The Lifting house existed with voluptuous forms, corpulent walls and pillars with mass frames, bulging mouldings supporting the capstone of the entire house. False chimneys crowned this monument for its ridiculous grandeur, its irrationality and its non-architecture. Located in the middle of the lot, unprotected from Guincho’s sandy wind, it ignored sea views and those of the hills of Sintra.
The changes to this house constituted a different project process and with a growing degree of difficulty as time went by. It was a curious operation. It started with a lifting and ended with the reconstruction of the entire body. The fate was removed and, as said house was obese, the flesh was cleaned and, when we reached the skeleton, the osteoporosis had taken hold of its structure.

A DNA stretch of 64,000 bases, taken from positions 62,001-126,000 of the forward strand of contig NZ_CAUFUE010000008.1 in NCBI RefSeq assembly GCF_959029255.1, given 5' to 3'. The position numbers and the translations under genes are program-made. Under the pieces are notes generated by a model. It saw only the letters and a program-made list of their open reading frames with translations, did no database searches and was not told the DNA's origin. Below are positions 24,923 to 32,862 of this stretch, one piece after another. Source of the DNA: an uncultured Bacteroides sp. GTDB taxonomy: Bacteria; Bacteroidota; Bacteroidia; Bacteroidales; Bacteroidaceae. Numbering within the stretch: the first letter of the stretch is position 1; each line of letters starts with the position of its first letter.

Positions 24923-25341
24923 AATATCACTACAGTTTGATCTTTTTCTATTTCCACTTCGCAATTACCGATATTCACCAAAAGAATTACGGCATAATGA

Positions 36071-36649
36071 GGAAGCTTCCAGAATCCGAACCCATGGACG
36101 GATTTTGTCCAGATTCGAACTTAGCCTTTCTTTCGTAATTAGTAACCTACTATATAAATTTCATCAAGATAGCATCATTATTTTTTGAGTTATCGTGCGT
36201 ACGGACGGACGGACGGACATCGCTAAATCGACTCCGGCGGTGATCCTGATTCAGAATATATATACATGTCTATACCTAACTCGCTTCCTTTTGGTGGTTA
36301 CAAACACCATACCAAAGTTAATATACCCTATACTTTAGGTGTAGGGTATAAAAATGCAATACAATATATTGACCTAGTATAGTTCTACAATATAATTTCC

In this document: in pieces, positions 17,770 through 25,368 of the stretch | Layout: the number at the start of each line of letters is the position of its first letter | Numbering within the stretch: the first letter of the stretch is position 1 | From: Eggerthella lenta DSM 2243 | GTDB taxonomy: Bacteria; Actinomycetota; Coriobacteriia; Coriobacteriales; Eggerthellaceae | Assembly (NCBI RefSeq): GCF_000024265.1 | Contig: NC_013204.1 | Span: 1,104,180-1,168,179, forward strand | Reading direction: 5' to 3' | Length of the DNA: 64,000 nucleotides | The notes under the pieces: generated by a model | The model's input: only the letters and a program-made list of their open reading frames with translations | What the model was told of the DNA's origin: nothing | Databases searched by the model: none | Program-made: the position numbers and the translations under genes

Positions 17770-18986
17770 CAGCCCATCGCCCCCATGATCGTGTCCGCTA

Clinging to the ghost of the original structure and the projects already approved, the construction process reflects the situation’s complexity.
The L-deployment was maintained and the house gained strength with a new surrounding: a large wall in “cratered” grey concrete slabs, which protects three sides without cutting it off from the world. Through said wall, we can take a close look at the lot’s subsequent areas and, farther on, the imposing mass of the hills of Sintra. And theirs is the image from the house; especially at night, in which their web of lit emptiness features a surface of grand beauty. One enters the house through it. A large metal pipe transports us into geometrically well-defined areas, filled with light and with a stunning view over the dunes of Guincho.
The existing annexes, two buildings for garage, storage and caretakers, of mandatory passage when arriving at the house, blur in with the green of the garden lined with plants, of a vertical garden.